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Tapes from crash of Flight 587 released

The plane slammed into a Queens, New York, neighborhood on November 12.
The plane slammed into a Queens, New York, neighborhood on November 12.  

WASHINGTON (CNN) -- Pilots in the air when American Airlines Flight 587 crashed and slammed into a Queens neighborhood on November 12 alerted the control tower that they had seen the crash and fireball that followed, according to air traffic control tapes released Wednesday by the Federal Aviation Administration.

"There's an aircraft crashing," reported one pilot.

"Say again?" responds the control tower.

One of the pilots said the jet crashed and described a huge fire. Ground controllers immediately began trying to figure out which plane had gone down.

The FAA released audio tapes of the conversation between the control tower and pilots who saw American Airlines Flight 587 crash. CNN's Kathleen Koch reports (February 21)

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Video of the crash

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Crash area 
Airbus A300 
A pilot radios the control tower to describe crash scene.
158k / 15 seconds
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Soon, other pilots radioed in, describing huge plumes of black smoke rising from the ground.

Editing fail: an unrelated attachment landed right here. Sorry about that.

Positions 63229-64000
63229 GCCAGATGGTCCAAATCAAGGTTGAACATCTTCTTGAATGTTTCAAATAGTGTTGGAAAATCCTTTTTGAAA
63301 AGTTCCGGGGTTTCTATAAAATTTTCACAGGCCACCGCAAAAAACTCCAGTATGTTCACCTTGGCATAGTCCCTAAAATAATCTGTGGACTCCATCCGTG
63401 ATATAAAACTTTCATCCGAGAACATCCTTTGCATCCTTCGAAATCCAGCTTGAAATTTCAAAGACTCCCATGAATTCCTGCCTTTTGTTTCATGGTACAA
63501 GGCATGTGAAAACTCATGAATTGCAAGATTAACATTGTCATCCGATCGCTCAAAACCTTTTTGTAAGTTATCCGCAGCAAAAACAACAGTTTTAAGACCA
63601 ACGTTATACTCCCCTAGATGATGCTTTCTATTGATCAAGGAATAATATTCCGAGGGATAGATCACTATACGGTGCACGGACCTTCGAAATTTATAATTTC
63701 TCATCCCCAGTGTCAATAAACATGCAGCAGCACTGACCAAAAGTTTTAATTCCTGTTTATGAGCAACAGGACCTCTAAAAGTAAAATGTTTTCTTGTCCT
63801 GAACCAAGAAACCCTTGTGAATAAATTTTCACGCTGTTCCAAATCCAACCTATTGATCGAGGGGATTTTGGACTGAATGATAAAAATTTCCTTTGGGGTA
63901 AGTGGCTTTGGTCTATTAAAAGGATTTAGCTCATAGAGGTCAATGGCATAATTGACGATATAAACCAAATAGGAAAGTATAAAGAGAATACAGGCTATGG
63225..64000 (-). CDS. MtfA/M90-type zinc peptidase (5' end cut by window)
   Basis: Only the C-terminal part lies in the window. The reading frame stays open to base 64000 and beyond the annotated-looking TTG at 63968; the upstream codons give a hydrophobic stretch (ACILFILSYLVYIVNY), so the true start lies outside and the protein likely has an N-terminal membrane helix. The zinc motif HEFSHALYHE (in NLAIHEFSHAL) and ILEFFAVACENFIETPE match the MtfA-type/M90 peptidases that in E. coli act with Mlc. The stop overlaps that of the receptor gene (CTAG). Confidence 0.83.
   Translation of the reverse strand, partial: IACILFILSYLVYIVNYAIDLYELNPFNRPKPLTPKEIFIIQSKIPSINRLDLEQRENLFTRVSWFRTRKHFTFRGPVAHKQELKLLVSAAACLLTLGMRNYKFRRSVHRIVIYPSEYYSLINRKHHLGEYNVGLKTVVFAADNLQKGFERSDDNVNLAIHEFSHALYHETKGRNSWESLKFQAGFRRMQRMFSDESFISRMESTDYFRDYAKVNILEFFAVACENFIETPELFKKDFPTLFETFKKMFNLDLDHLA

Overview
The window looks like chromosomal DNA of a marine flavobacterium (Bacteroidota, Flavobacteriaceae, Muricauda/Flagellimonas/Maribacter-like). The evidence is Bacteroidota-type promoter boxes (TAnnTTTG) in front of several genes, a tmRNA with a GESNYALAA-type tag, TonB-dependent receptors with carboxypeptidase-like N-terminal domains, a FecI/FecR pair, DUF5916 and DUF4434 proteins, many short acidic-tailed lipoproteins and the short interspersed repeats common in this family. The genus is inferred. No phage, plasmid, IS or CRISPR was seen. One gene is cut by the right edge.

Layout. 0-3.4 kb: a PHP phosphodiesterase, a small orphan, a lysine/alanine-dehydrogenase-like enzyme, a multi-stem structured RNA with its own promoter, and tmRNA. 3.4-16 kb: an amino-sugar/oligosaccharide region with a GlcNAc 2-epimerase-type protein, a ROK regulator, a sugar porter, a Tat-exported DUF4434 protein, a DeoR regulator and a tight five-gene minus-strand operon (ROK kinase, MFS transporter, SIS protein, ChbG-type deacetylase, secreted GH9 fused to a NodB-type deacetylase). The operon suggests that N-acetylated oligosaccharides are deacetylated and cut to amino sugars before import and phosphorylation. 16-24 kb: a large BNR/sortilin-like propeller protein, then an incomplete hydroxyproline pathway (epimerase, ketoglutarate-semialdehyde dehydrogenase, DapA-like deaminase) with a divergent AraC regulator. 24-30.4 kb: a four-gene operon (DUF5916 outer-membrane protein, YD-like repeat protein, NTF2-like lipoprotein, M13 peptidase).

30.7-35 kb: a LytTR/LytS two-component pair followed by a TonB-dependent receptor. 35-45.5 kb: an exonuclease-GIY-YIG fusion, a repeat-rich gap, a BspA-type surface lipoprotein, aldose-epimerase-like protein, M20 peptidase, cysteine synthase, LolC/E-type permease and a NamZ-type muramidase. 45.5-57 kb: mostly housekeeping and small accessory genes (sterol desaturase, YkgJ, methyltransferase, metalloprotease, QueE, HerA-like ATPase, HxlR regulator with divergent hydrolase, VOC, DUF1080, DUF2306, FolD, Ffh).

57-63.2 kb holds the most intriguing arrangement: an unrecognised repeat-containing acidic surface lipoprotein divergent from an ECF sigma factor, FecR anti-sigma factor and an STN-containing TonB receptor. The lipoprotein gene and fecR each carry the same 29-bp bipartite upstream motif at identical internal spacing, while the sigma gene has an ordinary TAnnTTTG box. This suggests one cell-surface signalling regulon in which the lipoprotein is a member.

"It's a big, intense fire down there," said one.

Flight 587 departed from New York's John F. Kennedy International Airport and, within minutes, crashed in Queens, killing 260 people on the plane and five on the ground. The tapes, released without comment by the FAA, contain no transmission or conversations between Flight 587 and the tower at the time of the crash.

Within minutes, ground controllers tried in vain to raise the pilot of Flight 587. "American 587 heavy, I'm not receiving your transponder," one controller says.

The National Transportation Safety Board says there is no evidence of sabotage. The agency is focusing on two rudder components and the electronic controls as possible causes of the crash.

Earlier this month, the board recommended that pilots get special training about rudder use and vertical stabilizers. Investigators say they learned during the probe that pilots often are unaware of the impact that even slight rudder movements can have on a plane's vertical stabilizer.

Most of the conversations on the tapes were routine transmissions between various pilots and ground controllers as planes taxied onto runways and were cleared for takeoff.




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